Flyhomes, an iBuyer that will make cash offers on behalf of homebuyers, has nabbed an additional $21 million in equity financing plus $120 million in debt for purchasing and reselling homes.

Flyhomes, an iBuyer that will make cash offers on behalf of homebuyers, has nabbed an additional $21 million in equity financing, plus $120 million in debt for purchasing and reselling homes.

The real estate startup also announced Thursday the debut of a “Trade Up” service under which the company will buy a new home on a customer’s behalf, while also guaranteeing the sale of their old one.

“Because we do everything from touring homes to funding their purchase, we have greatly simplified the process for buyers,” Flyhomes CEO Tushar Garg said in a statement.

The Trade Up service adds to a dizzying array of new financing options and services that venture capital-funded startups are churning out and blending together. Many of these fall under the category of iBuyers, which use technology to rapidly buy and resell homes.

“What you’re seeing is this bleeding together of different financing categories,” said Clelia Peters, president of Warburg Realty, a New York City-based brokerage. “If models like these were widely adopted, they would meaningfully disrupt the sales agent business model.”

Flyhomes has focused mostly on serving homebuyers as a real estate brokerage with in-house title and mortgage services. It operates primarily in Seattle and the San Francisco Bay Area but also has a presence in Portland and Boston, Garg told Inman. The startup plans to expand to Los Angeles, Irvine and San Diego later this year.

Like tech-powered brokerage Redfin, Flyhomes uses teams of agents who are salaried employees. It has a total employee count of 135, including a stable of engineers. And it plans to raise that number to 200 by the end of the year.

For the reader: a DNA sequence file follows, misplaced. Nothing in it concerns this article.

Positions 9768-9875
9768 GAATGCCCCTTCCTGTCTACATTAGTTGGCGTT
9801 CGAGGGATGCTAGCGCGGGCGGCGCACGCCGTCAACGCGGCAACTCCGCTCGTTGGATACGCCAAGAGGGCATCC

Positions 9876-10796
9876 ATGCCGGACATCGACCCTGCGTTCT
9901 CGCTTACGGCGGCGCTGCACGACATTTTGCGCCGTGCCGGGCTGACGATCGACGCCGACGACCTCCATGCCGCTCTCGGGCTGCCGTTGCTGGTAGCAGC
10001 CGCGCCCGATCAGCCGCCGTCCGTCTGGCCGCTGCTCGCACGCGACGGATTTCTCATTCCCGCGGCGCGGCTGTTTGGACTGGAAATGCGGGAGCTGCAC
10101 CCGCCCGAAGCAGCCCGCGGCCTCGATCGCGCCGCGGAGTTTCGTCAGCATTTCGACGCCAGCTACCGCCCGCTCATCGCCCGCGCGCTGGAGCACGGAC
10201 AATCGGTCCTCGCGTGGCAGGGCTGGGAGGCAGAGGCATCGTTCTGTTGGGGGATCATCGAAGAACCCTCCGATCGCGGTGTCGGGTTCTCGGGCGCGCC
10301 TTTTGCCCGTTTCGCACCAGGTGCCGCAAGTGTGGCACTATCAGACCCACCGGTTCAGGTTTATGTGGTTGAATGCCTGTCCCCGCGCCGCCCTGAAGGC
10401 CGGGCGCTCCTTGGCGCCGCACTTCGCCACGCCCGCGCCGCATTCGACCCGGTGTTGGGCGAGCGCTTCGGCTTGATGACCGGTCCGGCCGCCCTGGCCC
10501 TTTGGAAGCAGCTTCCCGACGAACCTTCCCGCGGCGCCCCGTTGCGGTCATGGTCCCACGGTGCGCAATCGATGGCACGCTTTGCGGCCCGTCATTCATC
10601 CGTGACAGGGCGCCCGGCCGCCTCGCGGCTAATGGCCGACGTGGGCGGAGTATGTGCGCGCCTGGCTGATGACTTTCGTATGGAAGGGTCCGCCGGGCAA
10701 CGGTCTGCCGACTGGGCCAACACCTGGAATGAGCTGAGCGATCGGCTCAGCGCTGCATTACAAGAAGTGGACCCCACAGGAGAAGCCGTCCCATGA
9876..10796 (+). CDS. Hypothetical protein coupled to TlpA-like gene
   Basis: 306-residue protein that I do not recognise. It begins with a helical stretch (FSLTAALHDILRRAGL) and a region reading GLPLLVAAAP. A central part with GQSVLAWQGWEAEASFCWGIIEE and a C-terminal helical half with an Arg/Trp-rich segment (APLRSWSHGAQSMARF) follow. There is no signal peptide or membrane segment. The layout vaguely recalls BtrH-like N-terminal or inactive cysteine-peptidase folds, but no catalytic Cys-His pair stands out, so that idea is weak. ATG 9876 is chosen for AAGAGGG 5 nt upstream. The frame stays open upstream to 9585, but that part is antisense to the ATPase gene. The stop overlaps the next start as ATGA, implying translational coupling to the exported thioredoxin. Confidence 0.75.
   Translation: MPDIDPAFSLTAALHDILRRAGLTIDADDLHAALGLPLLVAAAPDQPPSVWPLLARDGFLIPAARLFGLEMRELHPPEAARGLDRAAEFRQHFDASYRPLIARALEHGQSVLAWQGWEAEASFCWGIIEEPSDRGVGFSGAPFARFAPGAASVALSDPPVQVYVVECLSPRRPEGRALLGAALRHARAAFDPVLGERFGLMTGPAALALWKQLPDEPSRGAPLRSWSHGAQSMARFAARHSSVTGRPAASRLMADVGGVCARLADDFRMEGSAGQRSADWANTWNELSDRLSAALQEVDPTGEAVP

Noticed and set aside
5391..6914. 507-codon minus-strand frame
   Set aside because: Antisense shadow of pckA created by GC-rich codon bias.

Flyhomes has most distinguished itself so far with two financing products designed to give buyers cash-purchasing power.

For customers who choose “Cash Offer,” Flyhomes will buy a home on their behalf and then resell the property to them sometime after they’ve moved in. For customers who select “Guaranteed Offer,” Flyhomes will add an addendum to a buyer’s offer promising to purchase the property only if the buyer’s mortgage falls through.

Flyhomes has also worked with sellers for some time. But now it’s driving hard into the listing side of the business with a new service called Trade Up. By offering a guaranteed price, the service allows customers to both buy a new home and sell their old one with certainty and convenience.

Here’s how it works for sellers:

Flyhomes offers a “guaranteed price” on the seller’s current home.

Then the seller gets pre-approved for a mortgage and finds a new home with help from Flyhomes. Once the seller has settled on a property, they can pull the trigger fast: Flyhomes will purchase the home on their behalf. The seller then moves into the new home.

Next, Flyhomes tries to sell the customer’s old home to a buyer. If it fails to do so within 90 days, it will purchase the home at the “guaranteed price.”

Either way, the customer puts the proceeds from the sale of their old home toward a downpayment for the mortgage to buy their new home — from Flyhomes. Flyhomes charges Trade Up customers a typical listing fee of between 5 and 6 percent, plus whatever it costs the startup to temporarily hold the customer’s new home.

Flyhomes sets the guaranteed price at between what it believes to be 90 and 95 percent of a home’s value, according to Garg. Should the startup sell a home it buys at this price for more in the future, the customer will receive the additional proceeds, less whatever it cost Flyhomes to hold the old home during the selling process.

The holding costs that Flyhomes charges — whether they are for a customer’s new home or the customer’s old one — mostly represent the cost of the financing used by Flyhomes to buy the home.

“They know the worst-case outcome, and they’re happy with the worst-case outcome, but they know they have the upside of the best-case outcome,” he said about sellers who use Trade Up.

Flyhomes Series B funding round was led by Canvas Ventures with participation from existing investor a16z (Andreessen Horowitz). The $120 million in debt for homebuying comes from lenders including Genesis Capital, which originates loans on behalf of Goldman Sachs Bank USA.

Email Teke Wiggin.

Editor’s note: This story has been updated with new information from Flyhomes about its Trade Up service and employee count. 

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